As per my understanding about the PCC care, it is the duty of the registered nurses to place the patient’s need and interests at the core of their works. However, environmental attributes like inappropriate staff mix skills, lack of adequate funding or high treatment cost and focus on disease based model or evidence based approach on the therapy plan creates barrier towards the optimal implementation of the PCC (Australian College of Nursing 2014, p. 01).

I also believe that the most effective ways to promote patient experience is to improvise the patient-centred consultation styles (Wyer et al. 2014, pp. 881-889). The change in the consultation styles can be achieved via proper communication training among the healthcare professionals and via taking periodic patients’ feedback through surveys performed in group or interviews taken individually. Strengthening of patient consultation styles will help to cast a positive impact on the patient’s knowledge thus facilitating informed decision making and active participation in the therapy plan.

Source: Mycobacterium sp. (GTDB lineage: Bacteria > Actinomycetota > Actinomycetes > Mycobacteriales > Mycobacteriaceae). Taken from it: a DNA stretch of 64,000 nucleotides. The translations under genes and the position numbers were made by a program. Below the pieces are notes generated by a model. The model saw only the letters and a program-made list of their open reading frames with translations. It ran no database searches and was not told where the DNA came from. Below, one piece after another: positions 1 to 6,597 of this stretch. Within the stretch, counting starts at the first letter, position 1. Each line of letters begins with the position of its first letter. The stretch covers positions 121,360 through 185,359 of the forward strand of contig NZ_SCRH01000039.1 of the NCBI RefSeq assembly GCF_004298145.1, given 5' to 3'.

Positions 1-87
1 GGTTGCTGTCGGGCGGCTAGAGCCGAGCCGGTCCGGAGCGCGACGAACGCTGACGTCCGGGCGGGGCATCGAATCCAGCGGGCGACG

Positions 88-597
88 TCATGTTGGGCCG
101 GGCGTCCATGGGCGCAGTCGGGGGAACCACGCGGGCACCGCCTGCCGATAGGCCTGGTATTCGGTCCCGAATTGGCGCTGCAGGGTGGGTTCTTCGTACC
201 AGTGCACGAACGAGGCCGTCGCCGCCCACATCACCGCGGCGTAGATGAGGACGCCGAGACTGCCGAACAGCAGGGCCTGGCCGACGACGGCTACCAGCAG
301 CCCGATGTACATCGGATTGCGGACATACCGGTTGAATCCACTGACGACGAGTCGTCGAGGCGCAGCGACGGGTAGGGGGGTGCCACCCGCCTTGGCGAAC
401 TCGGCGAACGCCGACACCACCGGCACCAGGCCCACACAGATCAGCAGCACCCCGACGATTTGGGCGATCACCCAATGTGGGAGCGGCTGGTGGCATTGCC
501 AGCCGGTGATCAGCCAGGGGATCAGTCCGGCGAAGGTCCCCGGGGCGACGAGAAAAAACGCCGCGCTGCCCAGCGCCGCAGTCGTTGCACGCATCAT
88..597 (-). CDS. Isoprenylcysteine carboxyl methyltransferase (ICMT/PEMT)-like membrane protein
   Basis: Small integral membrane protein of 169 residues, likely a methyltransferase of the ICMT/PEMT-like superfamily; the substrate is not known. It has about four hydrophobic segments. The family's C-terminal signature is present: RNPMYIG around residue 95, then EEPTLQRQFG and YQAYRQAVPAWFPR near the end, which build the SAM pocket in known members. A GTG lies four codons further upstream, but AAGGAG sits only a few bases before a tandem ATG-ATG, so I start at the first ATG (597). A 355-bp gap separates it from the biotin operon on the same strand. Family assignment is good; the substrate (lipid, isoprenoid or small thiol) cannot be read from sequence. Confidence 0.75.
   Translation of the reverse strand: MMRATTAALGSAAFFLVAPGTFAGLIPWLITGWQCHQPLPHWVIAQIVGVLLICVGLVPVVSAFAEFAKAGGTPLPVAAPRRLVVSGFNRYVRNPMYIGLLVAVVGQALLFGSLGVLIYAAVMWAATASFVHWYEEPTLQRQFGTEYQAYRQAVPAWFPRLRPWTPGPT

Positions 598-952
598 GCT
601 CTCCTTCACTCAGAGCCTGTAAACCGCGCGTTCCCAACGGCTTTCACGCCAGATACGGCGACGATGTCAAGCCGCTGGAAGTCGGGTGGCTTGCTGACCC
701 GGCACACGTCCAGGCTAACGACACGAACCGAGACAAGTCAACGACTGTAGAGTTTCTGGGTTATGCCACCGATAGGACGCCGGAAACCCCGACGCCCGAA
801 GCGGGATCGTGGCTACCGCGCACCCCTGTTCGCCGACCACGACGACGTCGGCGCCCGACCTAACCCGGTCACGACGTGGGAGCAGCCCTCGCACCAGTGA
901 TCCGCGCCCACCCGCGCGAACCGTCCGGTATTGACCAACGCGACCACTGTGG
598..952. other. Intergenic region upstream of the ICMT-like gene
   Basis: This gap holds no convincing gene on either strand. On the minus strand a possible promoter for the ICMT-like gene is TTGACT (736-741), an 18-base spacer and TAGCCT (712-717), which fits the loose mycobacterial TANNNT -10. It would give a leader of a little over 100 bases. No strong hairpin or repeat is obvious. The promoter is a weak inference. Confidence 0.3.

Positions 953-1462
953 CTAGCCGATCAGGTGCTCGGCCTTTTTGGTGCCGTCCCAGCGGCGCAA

In this ground I would like to specially highlight the communication training of the healthcare professionals (Australian Commission on Safety and Quality in Healthcare 2010, pp. 26-27). Proper communication skills will help the nurses to communicate information about the therapy plan and medicines used to process of disease treatment. This will help to improve the patient’s knowledge and understanding about the disease prognosis and thereby increasing the level of participation while staying motivated (Pinto et al. 2012, pp. 77-78). Moreover, this understanding increases patient’s confidence to undertake necessary actions in relation to health. The impact of patient knowledge and informed decision making increases further, when proper educational material comes in addition to verbal information of nurses. I have also highlighted patients’ survey towards the process of effective application of PCC. While conducting this interview I have understood that one-to-one communication with the patient helps to understand the loopholes of the therapy plan and thus making provision for the quality improvements in the therapy plan. However, patient feedback surveys need to properly planned and carefully implemented and must only be performed after taking active consent from the patient (Manary et al. 2013, pp. 201-203).